8 Ways to Be A Safer Driver in 2022

8 Ways to Be A Safer Driver in 2022

All of us at the Car Pro Show wish all of you safe commutes and journeys through the year ahead.  These eight New Year's driving resolutions will help make those roads safer for yourself and other drivers, including law enforcement and first responders who risk their lives every day working traffic incidents.


1. Resolve to not be a distracted driver.

Distracted driving remains a dangerous and deadly problem on U.S roads. The National Highway Transportation Safety Administration reports that distracted driving claimed 3,142 lives in 2019.  In 2022:

  • Put your cell phone down and focus on the road.
  • Don't text and drive.
  • Set your destination in your navigation before heading out on the road.
  • Speak up when you're a passenger and your driver uses an electronic device while driving. Offer to call or text for the driver, so his or her full attention stays on the driving task.
  • Resolve to remain an engaged driver even when new advanced driver assistance safety (ADAS) technologies are in use. Resolve to know how they work and to understand their limitations.

 

2. Resolve to not drive aggressively.

Aggressive driving and road rage are dangerous problems on the nations roads.  (Aggressive driving is a traffic offense, road rage is a criminal one.)

An AAA Foundation for Traffic Safety study found that regardless of gender, nearly 8 in 10 (79%) American drivers demonstrate aggressive behaviors when behind the wheel. Speeding 15 mph over the freeway speed limit topped the list. Other aggressive driving behaviors include tailgating, merging dangerously, and making rude gestures or honking.   

In 2022, resolve to avoid aggressive driving and road rage scenarios with these AAA tips.

  • Don't Offend: Never cause another driver to change their speed or direction. That means not forcing another driver to use their brakes, or turn the steering wheel in response to something you have done.
  • Be Tolerant and Forgiving: The other driver may just be having a really bad day. Assume that it's not personal.
  • Do Not Respond: Avoid eye contact, don't make gestures, maintain space around your vehicle and contact 9-1-1 if needed.

3. Resolve not to drive impaired.

The NHTSA says many substances can impair driving, including alcohol, some over-the-counter and prescription drugs, and illegal drugs.

In 2019, NHTSA figures show that 10,142 people lost their lives in drunk driving crashes in 2019.   In 2022 resolve to:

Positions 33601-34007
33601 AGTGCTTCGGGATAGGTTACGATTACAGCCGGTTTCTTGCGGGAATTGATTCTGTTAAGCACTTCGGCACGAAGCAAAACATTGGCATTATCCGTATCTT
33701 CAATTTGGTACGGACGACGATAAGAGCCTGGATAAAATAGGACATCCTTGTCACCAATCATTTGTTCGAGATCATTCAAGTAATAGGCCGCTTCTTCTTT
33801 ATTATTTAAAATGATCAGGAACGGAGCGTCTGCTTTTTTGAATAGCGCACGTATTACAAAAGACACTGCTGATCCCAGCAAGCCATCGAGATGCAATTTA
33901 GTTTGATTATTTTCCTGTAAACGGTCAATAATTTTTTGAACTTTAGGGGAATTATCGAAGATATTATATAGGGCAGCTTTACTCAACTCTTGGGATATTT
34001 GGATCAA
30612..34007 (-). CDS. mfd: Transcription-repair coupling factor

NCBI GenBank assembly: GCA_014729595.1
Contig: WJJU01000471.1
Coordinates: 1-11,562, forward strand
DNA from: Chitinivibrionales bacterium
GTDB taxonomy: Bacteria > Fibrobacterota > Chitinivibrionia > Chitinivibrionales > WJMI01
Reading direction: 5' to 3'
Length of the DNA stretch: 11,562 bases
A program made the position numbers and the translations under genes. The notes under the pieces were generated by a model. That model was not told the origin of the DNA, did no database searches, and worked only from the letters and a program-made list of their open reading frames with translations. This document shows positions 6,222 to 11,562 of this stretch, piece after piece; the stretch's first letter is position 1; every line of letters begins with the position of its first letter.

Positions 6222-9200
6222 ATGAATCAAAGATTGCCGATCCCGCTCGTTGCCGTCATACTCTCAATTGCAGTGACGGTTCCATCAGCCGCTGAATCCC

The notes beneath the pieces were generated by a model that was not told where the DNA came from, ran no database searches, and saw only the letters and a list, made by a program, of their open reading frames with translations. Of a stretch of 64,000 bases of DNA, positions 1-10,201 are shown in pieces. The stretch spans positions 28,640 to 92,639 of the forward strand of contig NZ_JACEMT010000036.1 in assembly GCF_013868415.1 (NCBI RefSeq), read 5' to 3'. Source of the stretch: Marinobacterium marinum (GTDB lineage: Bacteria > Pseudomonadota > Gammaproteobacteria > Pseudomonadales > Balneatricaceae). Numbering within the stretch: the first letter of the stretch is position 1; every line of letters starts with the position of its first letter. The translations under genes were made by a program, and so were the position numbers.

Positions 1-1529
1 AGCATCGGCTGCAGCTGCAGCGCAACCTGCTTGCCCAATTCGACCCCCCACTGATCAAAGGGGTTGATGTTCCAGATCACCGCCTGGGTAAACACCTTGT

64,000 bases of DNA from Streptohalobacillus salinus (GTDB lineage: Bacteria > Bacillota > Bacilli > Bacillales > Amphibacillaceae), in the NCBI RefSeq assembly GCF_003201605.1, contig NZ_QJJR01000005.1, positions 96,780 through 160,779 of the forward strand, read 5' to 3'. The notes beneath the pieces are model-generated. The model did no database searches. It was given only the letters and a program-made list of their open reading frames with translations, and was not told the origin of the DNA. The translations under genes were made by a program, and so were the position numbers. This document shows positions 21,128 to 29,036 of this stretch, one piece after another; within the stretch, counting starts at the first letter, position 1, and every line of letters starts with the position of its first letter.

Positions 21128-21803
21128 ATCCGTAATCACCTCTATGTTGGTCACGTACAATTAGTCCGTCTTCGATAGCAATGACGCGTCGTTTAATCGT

• Designate a sober driver.
  • Call a cab or use a service like Uber or Lyft to get home safely.
  • Download NHTSA's SaferRide mobile app, available on Google Play for Android devices and Apple's iTunes Store for iOS devices. It allows users to call a taxi or a predetermined friend and identifies the user's location so he or she can be picked up safe and sound.
  • Take the keys from impaired friends.
     

4. Resolve not to speed or run red lights.

In 2019, speeding killed 9,478 people, and nearly half of those killed were not wearing seat belts according to NHTSA stats. Running red lights is also a problem. In 2019, the AAA also reported a 10-year high in red light deaths in the U.S., with 939 people killed in red light running crashes in 2017. In 2022, resolve to obey the speed limit and avoid running red lights.

 

5. Resolve to slow down for First Responders and Roadside Assistance.

We shared a story from AAA earlier this year about the deaths of two AAA tow truck drivers while they were assisting drivers along the side of the road.  

Resolve to slow down for roadside assistance personnel as well as first responders assisting motorists or at crash scenes.  

 

6. Resolve to know your driving limitations due to age or a medical condition.

Whether it's a medical condition, or simply getting older, it's difficult to consider giving up your keys.  But some medical conditions and things that occur naturally as we age can lead to dangerous driving. For example, seeing at night is one thing that can become more difficult as our eyes change as we get older. In a 2018 AAA Foundation For Traffic Safety study, nearly 83 percent of older drivers reported never speaking to a family member or physician about their safe driving ability. Resolve to be aware of your health and how it may be impacting your driving skills and then discuss the situation with a family member and your doctor.

 

7. Resolve not to drive when you're tired.

The NHTSA reports that there were 697 deaths from drowsy driving-related crashes in 2019.  In 2022 resolve to:

  • Get more sleep.
  • Be aware of medications you are taking that may cause drowsiness.
  • Get off the road at the first sign of being drowsy at the wheel. Signs include:
    • The inability to recall the last few miles traveled.
    • Having disconnected or wandering thoughts.
    • Having difficulty focusing or keeping your eyes open.
    • Feeling as though your head is very heavy.
    • Drifting out of your driving lane, perhaps driving on the rumble strips.
    • Yawning repeatedly.
    • Accidentally tailgating other vehicles.
    • Missing traffic signs.

8. Resolve to always wear your seatbelt.

We hope you're doing this already, but if not, resolve to always wear your seatbelt. Wearing a seatbelt saves lives.  In new stats from the NHTSA,  47% of speeding drivers in fatal crashes were not wearing seatbelts.  

Visit the Kailee Mills Foundation for more information on the importance of seatbelt use. 

 


Photo Credit: Jo Panuwat D/Shutterstock.com